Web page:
But while it doesn’t make me the Perfect Parent, my parenting philosophy does act as a filter for me when I’m faced with decisions. So here it is, for what it’s worth:

I believe that my job as a parent is not to make my kids happy. Nor is it to make my kids thrive. My job as a parent is to help my children learn the skills they will need to thrive without me.  Not only has remembering this philosophy been a useful filter for me over the years as I’ve had to make decisions in the heat of the moment.  It’s also given me great strength in overcoming the pull to rescue my kids, or to give in to what they want. To hold on. As a 6-month-old was crying in his crib in the middle of the night because he wanted a bottle, and I knew that if I held on, he would figure out how to get himself back to sleep. As that same child, now 6, had an anxiety attack over his upcoming swimming lesson, and I knew that if I held on, he would get through the lesson and have a tremendous feeling of accomplishment and pride because he overcame his fear. As a different child begged me to bring to school her lunch-forgotten-on-the-kitchen-table, and I knew that if I held on, she would not starve, and maybe she’d be more likely to remember it next time. And as I drag a tantrummy youngest child to time out in her room,  and I know that if I hold (and hold on and hold on and hold on), at some point, maybe she’ll learn some self-control.

Help them learn the skills they will need to thrive without me. And then just love them as hard as I can.

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Uh oh, she’s talking politics

I rarely write about politics, and I probably shouldn’t be writing about it now. All of you people thinking, “Who cares what you think about politics?” have my permission to stop reading right now.  Because I’m quite sure that I don’t know all of the complexities of this issue. And I also have to admit that I don’t have any answers for this particular issue, only questions.

I’m glad that Scott Brown won in Massachusetts, because it likely means putting the brakes on health care reform as it’s currently defined by the House and Senate bills. Because I don’t believe that they get at the root of the health care problems in this country. I often hear people say (about this issue and others), “Well, it’s better than doing nothing.” And I certainly understand that feeling, and in many cases, doing something is better than nothing. But doing the wrong thing is worse than doing nothing.  There. I said it. Throw tomatoes at me if you want.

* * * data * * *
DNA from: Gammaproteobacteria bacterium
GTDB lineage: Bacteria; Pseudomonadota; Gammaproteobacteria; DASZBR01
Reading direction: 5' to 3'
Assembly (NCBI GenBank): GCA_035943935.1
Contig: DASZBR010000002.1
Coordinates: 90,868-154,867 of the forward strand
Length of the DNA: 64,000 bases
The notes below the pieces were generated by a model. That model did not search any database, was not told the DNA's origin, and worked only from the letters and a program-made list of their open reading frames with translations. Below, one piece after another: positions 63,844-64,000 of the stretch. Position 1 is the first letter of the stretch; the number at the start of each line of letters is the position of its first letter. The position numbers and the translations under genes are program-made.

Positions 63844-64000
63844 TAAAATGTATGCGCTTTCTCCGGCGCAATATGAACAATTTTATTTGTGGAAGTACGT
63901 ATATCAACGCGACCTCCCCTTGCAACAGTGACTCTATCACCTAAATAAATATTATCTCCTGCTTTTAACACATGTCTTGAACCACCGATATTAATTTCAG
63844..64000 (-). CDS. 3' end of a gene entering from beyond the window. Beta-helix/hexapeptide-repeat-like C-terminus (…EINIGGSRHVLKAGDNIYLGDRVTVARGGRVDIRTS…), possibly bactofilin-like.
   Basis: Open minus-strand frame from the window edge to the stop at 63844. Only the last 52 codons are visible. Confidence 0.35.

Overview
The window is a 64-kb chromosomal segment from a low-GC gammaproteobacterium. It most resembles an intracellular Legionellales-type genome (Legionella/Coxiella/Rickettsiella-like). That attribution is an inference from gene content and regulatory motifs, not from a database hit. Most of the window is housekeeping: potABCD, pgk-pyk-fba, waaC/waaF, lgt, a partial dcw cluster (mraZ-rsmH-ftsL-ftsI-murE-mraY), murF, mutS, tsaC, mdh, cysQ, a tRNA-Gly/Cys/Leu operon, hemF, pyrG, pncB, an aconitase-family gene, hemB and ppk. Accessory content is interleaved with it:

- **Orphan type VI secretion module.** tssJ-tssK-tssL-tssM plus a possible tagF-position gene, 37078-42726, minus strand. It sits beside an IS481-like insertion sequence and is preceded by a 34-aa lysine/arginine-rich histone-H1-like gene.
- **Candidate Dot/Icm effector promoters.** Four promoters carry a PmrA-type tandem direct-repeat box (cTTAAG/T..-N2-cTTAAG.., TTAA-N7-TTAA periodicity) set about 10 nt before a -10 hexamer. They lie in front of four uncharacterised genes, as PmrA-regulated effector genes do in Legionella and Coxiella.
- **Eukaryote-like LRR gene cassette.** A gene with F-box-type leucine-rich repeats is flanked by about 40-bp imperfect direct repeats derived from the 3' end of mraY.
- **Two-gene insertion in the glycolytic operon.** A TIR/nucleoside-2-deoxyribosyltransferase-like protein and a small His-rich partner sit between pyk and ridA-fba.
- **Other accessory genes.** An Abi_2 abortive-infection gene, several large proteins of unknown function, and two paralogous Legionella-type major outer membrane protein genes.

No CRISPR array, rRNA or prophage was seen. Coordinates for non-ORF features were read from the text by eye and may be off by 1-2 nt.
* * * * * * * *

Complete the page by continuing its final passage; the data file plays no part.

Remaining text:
Yes, I think it’s wrong that children don’t have decent health care in this country. And yes, I think we have a responsibility to take care of sick people who can’t afford to pay for health care.  And yes, I think it sucks that someone with a chronically ill child can’t get health insurance when they get a new job after their old job was eliminated (or “made redundant” as they say in my former world.)

But I think we have not yet grappled with some fundamental questions around this issue. Like, what is Basic Level of Health Care (as in, the thing we all believe everyone is entitled to)? Routine wellness care? Antibiotics when you’re sick? A cast for a broken bone? Hard to argue with those. The best cancer treatment money can buy? Even if that’s the right thing to do, how could we ever afford to give it to everyone for free? I’ve heard people say that these are just details that have to be worked out. But I believe they are fundamental questions that have to be answered before we can get anywhere.

It seems to me that one of the problems with health care in this country is that if you have insurance, you pay next to nothing for health care, and if you don’t have insurance, you pay an exorbitant amount (and the people who don’t have insurance are generally the people who can least afford to pay an exorbitant amount.) Here’s a personal illustration. When Margaret was 7 months old, she was hospitalized for 2 weeks with a respiratory infection. After about a week, they started running tests to see if anything else was going on. Now, we all knew that she didn’t have the diseases she was being tested for (cystic fibrosis being one of them.) But hey, if the doctor thinks we should do the test, then let’s do it. Particularly because it didn’t cost us anything, because we had already reached our out-of-pocket maximum.  The total bill for Margaret’s hospital stay was over $40,000 (which is nothing compared to what it would have been if she had required surgery or intensive care, or both. But it’s still a lot of money.) And of that, we paid about $600, figuring in what we saved in taxes by paying for it with Flexible Spending money. We probably would have paid the same amount if she had been there for 2 days or 2 weeks. Had zero tests or a hundred.